Rimmel Ad Starring Cara Delevingne Banned by U.K.'s Advertising Watchdog

Cara Delevingne in Rimmel London's Scandaleyes Reloaded mascara campaign

The campaign was promoting the beauty brand's new mascara.

A Rimmel London campaign starring Cara Delevingne has been pulled by the U.K.'s Advertising Standards Authority (ASA).

The beauty brand's ad in question sees the model promoting the new Scandaleyes Reloaded mascara, which is touted as providing "extreme volume" and "extreme wear." After receiving one complaint about the campaign's exaggeration of the product's effects, the ASA has ultimately concluded that the ad is misleading.

Rimmel parent company Coty stated that although there was postproduction treatment of the lashes, the ad provided an accurate representation of what the product had to offer. Coty also provided a photo of Delevingne's bare lashes, arguing that they were similar, before and after the application of mascara.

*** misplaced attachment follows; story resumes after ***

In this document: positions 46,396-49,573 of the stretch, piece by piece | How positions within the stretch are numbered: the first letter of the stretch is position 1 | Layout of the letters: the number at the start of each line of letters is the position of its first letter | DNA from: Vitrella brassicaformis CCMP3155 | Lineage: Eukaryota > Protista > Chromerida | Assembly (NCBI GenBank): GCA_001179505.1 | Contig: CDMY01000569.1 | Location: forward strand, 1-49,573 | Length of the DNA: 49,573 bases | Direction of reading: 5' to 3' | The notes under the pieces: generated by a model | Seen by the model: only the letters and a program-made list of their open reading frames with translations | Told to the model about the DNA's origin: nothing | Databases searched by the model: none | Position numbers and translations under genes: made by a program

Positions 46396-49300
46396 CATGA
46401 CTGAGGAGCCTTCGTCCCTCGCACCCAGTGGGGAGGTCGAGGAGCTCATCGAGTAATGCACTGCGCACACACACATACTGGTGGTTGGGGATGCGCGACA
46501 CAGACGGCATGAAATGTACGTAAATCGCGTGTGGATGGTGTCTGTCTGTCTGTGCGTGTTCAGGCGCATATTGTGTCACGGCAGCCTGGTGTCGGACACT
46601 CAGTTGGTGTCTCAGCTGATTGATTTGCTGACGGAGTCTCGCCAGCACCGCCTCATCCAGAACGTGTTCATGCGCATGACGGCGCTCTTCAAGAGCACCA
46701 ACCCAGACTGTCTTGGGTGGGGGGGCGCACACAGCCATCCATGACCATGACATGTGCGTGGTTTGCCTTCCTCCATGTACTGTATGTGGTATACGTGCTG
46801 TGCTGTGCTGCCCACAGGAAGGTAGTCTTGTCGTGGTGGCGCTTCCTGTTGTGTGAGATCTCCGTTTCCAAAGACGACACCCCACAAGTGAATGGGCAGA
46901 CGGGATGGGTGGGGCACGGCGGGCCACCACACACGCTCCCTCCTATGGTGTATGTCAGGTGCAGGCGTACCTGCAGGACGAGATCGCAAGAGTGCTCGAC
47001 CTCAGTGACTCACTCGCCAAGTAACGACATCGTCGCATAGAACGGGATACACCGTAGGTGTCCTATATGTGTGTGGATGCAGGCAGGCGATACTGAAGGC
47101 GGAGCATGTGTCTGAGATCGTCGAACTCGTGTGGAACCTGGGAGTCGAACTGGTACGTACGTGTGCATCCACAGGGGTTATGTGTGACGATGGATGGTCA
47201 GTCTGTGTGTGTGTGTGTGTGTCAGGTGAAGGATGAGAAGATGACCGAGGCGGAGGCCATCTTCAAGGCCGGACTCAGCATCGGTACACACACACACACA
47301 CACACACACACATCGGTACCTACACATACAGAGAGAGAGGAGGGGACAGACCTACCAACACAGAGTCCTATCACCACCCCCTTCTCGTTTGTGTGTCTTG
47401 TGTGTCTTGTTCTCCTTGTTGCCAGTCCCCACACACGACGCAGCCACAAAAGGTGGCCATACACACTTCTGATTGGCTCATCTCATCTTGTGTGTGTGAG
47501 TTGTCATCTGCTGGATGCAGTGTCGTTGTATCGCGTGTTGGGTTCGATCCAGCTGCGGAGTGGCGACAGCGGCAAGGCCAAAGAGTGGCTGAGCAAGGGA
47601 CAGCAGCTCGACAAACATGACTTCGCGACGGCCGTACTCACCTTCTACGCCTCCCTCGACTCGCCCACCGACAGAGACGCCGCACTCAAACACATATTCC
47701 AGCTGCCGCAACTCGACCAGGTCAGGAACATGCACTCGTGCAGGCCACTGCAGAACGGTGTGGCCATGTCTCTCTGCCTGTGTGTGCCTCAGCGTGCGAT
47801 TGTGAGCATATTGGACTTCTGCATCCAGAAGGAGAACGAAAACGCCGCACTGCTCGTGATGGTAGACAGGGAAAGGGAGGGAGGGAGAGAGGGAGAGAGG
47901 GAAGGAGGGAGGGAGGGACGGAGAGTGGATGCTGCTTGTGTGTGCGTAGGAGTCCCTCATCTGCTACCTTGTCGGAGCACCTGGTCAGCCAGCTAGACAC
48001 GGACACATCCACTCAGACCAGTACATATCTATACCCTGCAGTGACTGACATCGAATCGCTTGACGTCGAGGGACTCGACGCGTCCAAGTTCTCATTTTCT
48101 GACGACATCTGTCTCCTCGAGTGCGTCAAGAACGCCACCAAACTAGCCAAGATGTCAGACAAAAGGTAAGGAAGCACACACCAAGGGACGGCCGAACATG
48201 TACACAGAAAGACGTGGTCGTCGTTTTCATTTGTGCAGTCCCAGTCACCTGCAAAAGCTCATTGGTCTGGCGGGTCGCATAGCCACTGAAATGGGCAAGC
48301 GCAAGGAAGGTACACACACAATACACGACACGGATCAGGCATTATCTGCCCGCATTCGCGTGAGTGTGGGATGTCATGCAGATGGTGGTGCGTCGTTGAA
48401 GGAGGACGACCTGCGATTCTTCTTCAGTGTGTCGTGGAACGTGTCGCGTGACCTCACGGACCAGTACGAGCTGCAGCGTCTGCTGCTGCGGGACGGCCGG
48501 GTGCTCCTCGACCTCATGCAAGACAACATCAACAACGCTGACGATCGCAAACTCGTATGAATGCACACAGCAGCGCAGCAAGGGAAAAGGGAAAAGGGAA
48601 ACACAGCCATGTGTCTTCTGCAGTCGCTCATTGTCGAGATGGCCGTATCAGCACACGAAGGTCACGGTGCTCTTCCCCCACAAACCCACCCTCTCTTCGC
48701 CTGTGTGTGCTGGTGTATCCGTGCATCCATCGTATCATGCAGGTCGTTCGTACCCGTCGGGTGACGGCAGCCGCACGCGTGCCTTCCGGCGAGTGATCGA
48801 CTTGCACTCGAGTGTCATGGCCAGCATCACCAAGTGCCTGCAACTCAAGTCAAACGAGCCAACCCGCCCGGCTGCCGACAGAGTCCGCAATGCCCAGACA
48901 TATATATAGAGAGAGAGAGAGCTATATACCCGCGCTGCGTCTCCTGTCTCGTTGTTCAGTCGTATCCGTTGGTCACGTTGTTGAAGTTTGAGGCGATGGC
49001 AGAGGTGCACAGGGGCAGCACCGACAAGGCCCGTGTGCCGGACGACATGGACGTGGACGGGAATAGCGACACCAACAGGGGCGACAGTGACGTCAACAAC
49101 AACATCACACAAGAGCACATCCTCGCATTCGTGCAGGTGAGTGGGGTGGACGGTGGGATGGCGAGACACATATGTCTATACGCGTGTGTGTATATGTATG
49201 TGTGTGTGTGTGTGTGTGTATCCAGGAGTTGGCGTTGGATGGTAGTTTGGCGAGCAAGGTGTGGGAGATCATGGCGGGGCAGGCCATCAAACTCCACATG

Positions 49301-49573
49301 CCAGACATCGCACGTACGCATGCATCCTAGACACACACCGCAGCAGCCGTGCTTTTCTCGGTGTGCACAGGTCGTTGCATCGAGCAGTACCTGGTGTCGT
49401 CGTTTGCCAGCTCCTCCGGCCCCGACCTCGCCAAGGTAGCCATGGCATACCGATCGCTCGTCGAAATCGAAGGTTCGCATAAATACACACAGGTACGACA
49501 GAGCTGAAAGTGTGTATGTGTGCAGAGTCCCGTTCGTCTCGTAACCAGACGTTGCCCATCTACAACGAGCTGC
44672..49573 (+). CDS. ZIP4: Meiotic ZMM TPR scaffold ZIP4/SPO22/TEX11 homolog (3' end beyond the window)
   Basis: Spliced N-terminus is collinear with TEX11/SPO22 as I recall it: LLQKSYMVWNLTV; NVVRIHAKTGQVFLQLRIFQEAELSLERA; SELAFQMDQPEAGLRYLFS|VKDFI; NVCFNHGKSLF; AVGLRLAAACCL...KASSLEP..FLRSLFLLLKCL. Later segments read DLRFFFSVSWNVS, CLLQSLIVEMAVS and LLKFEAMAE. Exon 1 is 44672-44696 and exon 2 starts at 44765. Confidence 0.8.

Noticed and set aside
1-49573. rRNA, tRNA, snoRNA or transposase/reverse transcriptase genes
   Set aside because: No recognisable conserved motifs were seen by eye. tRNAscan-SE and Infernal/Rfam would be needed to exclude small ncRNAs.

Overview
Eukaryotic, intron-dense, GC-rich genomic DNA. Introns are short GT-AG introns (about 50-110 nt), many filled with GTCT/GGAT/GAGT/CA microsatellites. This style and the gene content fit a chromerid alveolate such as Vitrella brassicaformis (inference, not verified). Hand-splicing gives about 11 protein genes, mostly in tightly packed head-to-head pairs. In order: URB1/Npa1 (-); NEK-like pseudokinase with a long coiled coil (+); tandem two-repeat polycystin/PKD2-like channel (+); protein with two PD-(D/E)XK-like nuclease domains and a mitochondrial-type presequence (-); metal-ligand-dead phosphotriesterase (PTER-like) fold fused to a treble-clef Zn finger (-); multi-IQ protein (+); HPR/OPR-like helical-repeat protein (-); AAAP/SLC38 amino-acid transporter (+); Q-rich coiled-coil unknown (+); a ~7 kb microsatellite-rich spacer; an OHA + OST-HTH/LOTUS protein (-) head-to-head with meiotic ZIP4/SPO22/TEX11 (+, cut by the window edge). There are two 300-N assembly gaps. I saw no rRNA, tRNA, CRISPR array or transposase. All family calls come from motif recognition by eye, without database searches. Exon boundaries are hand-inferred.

Individual lash inserts, which Coty said were used in accordance with industry practice, were applied on the model only to fill in gaps and to create a uniform lash line. Some lashes were redrawn during postproduction since they weren't clear due to Delevingne's dark eyeshadow. Coty noted that no lashes had been lengthened or thickened.

However, the ASA argues that Delevingne's lashes looked longer in the "after" photo, misleading consumers to expect similar results.

"While it was not clear whether this was due to the lash inserts or the 're-drawing' of some lashes in post-production, or both, we considered that the overall effect was longer lashes with more volume," stated the ASA. "Because the ad conveyed a volumising, lengthening and thickening effect of the product we considered the use of lash inserts and the post-production technique were likely to exaggerate the effect beyond what could be achieved by the product among consumers."

The ASA, which has previously banned campaigns by L'Oreal, Christian Dior, Gucci and Miu Miu, has now ruled that the ad "must not appear again in its current form."